Putting safety at the forefront can lead to a more efficient hay-harvesting season, says Jim Maass, safety manager for Virginia Farm Bureau.

“Take the time now to check your equipment and fix it, so you’re not stuck in the field fixing it while trying to hurry and beat the weather,” he says.

Here’s Maass’ safety checklist:

  • Check bearings, hydraulic hoses, tires and signal lights.
  • Make sure cutter blades, teeth or bars are not bent or cracked.
  • Keep shear bolts for repairs handy. Don’t use regular bolts in place of shear bolts.
  •  Keep a charged water or foam fire extinguisher on all hay equipment and an ABC-type extinguisher inside work buildings.
  • Relay safety information to all employees.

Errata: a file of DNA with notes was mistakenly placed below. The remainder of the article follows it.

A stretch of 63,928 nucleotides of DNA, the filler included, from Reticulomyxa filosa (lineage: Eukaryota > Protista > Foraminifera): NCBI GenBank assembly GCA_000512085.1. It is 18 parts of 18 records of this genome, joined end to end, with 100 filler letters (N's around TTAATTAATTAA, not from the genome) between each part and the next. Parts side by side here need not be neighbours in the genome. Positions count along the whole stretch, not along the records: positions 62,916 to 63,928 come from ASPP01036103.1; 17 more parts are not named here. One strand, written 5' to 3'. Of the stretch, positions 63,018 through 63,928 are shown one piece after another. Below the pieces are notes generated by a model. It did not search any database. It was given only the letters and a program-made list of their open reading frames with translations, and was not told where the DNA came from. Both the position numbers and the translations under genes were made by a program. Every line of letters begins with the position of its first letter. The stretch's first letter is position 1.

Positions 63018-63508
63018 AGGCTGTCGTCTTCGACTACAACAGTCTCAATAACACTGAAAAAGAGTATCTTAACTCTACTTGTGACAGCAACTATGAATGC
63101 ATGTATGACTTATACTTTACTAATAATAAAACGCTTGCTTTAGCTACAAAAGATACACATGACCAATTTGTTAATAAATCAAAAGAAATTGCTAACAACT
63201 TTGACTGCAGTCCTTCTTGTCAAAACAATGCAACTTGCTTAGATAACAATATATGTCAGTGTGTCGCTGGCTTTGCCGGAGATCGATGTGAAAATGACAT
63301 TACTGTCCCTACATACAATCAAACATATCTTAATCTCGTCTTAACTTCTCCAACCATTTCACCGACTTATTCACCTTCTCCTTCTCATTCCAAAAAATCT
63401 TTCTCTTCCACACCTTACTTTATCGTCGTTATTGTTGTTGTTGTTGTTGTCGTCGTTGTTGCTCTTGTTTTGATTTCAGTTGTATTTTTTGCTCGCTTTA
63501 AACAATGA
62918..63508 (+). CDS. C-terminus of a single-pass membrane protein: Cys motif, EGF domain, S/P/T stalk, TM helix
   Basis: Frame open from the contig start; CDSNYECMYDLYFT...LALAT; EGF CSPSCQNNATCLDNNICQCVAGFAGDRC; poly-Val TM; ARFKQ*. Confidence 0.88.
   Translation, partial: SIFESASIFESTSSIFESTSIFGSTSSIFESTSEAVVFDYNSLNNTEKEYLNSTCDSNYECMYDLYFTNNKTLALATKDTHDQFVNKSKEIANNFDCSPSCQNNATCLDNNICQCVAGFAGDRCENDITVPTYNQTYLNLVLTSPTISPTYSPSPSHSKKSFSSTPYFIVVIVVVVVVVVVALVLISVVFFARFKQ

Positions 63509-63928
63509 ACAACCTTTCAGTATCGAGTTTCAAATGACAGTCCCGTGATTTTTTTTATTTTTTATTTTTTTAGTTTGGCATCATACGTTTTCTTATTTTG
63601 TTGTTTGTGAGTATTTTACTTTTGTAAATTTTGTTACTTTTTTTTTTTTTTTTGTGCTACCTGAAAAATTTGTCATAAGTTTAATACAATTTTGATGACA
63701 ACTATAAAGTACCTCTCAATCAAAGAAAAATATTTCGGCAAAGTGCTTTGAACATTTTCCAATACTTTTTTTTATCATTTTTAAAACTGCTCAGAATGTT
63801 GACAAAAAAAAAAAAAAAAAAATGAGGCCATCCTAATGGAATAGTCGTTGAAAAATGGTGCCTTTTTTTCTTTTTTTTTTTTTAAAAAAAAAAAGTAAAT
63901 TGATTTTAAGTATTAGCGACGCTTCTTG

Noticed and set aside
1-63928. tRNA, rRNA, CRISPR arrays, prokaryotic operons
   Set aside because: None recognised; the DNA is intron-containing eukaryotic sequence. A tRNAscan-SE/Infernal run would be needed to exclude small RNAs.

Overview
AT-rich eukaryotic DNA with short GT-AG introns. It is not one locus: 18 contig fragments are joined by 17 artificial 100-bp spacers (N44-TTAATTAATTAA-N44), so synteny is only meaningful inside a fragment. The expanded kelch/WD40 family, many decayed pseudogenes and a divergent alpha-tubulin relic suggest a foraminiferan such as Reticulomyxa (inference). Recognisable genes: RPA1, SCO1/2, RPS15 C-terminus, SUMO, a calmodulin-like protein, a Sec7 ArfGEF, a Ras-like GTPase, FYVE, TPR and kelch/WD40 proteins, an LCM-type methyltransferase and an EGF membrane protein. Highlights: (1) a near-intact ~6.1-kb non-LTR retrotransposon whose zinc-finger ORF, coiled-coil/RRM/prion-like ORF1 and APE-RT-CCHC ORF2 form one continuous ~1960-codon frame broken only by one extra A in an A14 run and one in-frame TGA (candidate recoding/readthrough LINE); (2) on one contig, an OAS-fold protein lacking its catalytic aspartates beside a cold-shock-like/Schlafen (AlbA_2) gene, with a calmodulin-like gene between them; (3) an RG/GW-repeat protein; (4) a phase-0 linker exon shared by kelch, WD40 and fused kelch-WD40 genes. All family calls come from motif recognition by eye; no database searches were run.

• Shut equipment down before working on it.
  • Double check that all safety features – power take-off shields, safety chains and chain guards – are in place along with slow-moving vehicle emblems and reflective tape.
  • Before loading hay, check all straps and chains for frays, breaks and tears. Replace them if they’re damaged.
  • Strap round bales in place so they will not roll off a wagon or trailer.
  • Check that the points to which you tie or connect straps are strong enough to support the load if it shifts.
  • After driving a few miles, check straps or chains to make sure they haven’t loosened.